date format for use with this specification. This profile is quoted
from an Internet-Draft by Chris Newman, and is mentioned here to
properly attribute his work.
date-time = full-date "T" full-time
full-date = date-fullyear "-" date-month "-" date-mday
full-time = partial-time time-offset
date-fullyear = 4DIGIT
date-month = 2DIGIT ; 01-12
date-mday = 2DIGIT ; 01-28, 01-29, 01-30, 01-31 based on
time-hour = 2DIGIT ; 00-23
time-minute = 2DIGIT ; 00-59
time-second = 2DIGIT ; 00-59, 00-60 based on leap second rules
time-secfrac = "." 1*DIGIT
time-numoffset = ("+" / "-") time-hour ":" time-minute
time-offset = "Z" / time-numoffset
partial-time = time-hour ":" time-minute ":" time-second
Numeric offsets are calculated as local time minus UTC (Coordinated
Universal Time). So the equivalent time in UTC can be determined by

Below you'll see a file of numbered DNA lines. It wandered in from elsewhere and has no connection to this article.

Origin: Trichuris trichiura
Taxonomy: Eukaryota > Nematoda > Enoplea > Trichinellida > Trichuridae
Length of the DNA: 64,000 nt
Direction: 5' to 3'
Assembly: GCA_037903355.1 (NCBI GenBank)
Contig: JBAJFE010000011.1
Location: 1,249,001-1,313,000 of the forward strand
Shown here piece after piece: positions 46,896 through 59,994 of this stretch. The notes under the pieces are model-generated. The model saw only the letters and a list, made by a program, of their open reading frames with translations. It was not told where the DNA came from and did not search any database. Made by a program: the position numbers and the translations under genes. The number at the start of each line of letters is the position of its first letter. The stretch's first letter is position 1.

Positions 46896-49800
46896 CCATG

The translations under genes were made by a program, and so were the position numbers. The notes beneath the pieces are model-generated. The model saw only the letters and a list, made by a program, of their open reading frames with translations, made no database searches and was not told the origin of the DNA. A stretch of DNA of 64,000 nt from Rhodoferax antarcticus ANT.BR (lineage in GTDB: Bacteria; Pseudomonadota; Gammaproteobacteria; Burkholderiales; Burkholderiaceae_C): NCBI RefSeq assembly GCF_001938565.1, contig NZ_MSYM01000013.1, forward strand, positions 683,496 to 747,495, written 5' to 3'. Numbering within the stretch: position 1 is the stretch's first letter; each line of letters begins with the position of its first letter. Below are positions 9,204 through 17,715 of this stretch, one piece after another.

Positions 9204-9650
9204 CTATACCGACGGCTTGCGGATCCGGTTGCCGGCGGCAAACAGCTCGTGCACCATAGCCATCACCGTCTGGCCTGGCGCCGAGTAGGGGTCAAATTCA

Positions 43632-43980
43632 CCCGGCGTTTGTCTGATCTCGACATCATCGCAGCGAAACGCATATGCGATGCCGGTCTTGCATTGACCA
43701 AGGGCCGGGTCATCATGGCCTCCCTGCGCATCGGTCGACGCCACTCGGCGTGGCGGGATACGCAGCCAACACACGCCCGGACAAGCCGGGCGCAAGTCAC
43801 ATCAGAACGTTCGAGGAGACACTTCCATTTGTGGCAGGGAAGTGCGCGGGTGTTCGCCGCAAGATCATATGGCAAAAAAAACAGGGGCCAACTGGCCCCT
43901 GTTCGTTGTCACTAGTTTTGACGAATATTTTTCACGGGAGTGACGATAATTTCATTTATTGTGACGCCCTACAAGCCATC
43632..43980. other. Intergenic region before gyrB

subtracting the offset from the local time. For example, 18:50:00-
04:00 is the same time as 22:58:00Z.
If the time in UTC is known, but the offset to local time is unknown,
this can be represented with an offset of "-00:00". This differs
from an offset of "Z" which implies that UTC is the preferred
reference point for the specified time.
23.3 Appendix 3 - Notes on Processing XML Elements
23.3.1 Notes on Empty XML Elements
XML supports two mechanisms for indicating that an XML element does
not have any content. The first is to declare an XML element of the
form <A></A>. The second is to declare an XML element of the form
<A/>. The two XML elements are semantically identical.
It is a violation of the XML specification to use the <A></A> form if
the associated DTD declares the element to be EMPTY (e.g., <!ELEMENT
A EMPTY>). If such a statement is included, then the empty element
format, <A/> must be used. If the element is not declared to be
EMPTY, then either form <A></A> or <A/> may be used for empty
23.3.2 Notes on Illegal XML Processing